Partial birth abortion

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Partial birth abortion [Intact Dilation and Extraction Surgery/IDX]

Partial birth abortion is committed on babies after 21 weeks gestation, in a three - day process. On the first day the mother's cervix is prepped, anesthetized and dilated to 9 - 11 mm. Between five and seven dilapan hydroscopic dilators are placed in the cervix to increase the dilation. On the second day the dilators are removed, the cervix is sterilized and anesthetized, and between twenty-five to thirty dilapan hydroscopic dilators are placed in her cervix. On the third day, the dilapans are removed and the cervix is sterilized and anesthetized. 10 IU Pitocin [a mammalian hormone that works as a neurotransmitter, and induces labour] is injected intramuscularly into the mother. The cervix is gripped by a tenaculum [a grasping device that holds the cervix in place for the abortion], an ultrasound is used to check the orientation of the foetus, and a large forcep is pushed through the cervix and vagina canals into the uterus.

The abortionist uses the forceps to deliver the entire baby, but leaves its head inside the cervix. The baby's body is spine-side up, and the abortionist uses his hands to hold the baby's body and feel, with a pair of curved, blunt, Metzenbaum scissors the place where the spine meets the baby's head.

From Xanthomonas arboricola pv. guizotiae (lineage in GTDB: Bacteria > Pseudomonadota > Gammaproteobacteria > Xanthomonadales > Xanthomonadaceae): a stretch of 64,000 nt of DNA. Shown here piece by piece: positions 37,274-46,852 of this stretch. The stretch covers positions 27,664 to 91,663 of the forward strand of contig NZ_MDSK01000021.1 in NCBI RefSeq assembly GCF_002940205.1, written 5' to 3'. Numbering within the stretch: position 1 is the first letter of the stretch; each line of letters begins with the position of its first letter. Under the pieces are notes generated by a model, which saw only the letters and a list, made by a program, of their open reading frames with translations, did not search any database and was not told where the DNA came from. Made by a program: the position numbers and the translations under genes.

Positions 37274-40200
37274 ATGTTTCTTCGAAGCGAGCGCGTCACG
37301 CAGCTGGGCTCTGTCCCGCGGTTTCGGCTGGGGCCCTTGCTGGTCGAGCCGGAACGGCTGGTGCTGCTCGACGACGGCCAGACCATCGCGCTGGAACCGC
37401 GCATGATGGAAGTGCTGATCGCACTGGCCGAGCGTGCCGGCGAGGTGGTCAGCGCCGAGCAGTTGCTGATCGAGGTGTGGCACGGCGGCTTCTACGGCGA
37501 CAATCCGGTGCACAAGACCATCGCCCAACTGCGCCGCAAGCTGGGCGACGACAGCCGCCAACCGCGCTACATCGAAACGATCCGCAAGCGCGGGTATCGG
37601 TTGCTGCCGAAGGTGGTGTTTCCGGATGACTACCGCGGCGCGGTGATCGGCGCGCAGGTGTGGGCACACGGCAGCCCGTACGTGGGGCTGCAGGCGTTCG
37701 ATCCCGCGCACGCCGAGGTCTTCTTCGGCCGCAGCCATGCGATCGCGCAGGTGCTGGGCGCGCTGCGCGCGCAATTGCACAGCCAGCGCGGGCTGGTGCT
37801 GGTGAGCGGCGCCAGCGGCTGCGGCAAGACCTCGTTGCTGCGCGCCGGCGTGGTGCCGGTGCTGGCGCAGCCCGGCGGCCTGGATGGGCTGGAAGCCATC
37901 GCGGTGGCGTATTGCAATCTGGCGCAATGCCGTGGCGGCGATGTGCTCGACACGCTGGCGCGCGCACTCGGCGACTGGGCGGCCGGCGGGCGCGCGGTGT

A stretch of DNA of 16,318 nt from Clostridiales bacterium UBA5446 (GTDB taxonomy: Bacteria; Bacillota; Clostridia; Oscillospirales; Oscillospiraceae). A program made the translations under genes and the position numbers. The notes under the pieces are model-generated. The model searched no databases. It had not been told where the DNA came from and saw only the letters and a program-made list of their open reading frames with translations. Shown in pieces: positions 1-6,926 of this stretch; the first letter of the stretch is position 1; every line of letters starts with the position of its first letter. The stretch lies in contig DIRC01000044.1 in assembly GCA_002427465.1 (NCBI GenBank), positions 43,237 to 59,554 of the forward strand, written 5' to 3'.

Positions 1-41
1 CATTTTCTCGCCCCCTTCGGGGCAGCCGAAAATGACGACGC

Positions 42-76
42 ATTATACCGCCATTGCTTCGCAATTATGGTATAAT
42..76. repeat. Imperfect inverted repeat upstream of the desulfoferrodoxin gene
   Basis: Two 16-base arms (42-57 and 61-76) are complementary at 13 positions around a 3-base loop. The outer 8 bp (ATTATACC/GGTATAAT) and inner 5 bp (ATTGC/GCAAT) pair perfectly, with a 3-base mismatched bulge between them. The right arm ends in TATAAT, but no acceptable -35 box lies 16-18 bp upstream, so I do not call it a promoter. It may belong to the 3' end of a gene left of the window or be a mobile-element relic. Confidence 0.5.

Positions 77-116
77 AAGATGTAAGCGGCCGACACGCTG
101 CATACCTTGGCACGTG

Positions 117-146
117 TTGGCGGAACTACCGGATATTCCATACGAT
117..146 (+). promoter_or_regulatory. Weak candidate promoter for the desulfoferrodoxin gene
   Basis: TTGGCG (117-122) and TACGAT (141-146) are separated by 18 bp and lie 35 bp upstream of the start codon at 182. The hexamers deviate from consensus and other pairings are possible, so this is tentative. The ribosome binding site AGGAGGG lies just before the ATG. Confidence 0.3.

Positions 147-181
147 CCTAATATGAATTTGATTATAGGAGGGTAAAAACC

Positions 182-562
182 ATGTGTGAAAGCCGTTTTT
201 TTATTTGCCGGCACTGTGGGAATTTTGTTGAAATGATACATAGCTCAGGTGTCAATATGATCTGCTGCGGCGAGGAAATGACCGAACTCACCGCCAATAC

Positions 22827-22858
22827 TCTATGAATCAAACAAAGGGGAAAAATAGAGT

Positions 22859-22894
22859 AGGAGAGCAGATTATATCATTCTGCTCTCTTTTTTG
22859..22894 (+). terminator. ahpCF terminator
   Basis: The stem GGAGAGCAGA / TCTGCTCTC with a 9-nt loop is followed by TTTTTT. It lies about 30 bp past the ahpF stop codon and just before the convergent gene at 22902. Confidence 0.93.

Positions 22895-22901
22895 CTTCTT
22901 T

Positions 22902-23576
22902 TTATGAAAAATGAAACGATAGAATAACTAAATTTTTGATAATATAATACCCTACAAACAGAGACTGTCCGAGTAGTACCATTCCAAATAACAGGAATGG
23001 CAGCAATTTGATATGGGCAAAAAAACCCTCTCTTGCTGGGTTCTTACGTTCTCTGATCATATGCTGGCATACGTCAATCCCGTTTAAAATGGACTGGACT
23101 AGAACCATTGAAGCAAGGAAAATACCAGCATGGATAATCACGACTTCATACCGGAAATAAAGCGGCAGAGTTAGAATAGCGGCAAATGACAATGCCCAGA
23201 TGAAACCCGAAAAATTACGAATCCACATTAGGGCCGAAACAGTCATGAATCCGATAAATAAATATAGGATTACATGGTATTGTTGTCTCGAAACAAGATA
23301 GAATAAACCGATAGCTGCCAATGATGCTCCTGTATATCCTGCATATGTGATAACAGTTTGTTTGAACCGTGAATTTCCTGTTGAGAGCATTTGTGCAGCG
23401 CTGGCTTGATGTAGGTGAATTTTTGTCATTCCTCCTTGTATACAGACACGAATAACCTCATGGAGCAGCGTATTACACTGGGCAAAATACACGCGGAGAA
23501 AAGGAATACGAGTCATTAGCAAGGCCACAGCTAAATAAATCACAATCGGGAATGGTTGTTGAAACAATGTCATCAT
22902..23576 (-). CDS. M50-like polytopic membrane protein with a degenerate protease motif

The abortionist then forces the scissors into the back of the baby's skull, and once they are inside the skull, he spreads the scissors to enlarge the opening. Then, the abortionist withdraws the scissors and uses a suction catheter [surgical vacuum] to suck out the contents of the baby's skull. Finally, with the catheter still in place, the baby's head is removed from the cervix and the vacuum is used to remove the placenta, and suction the inside of the uterine cavity.[1]

History of Partial birth abortion in NZ

References

  1. [1] (accessed on 23 August 2010)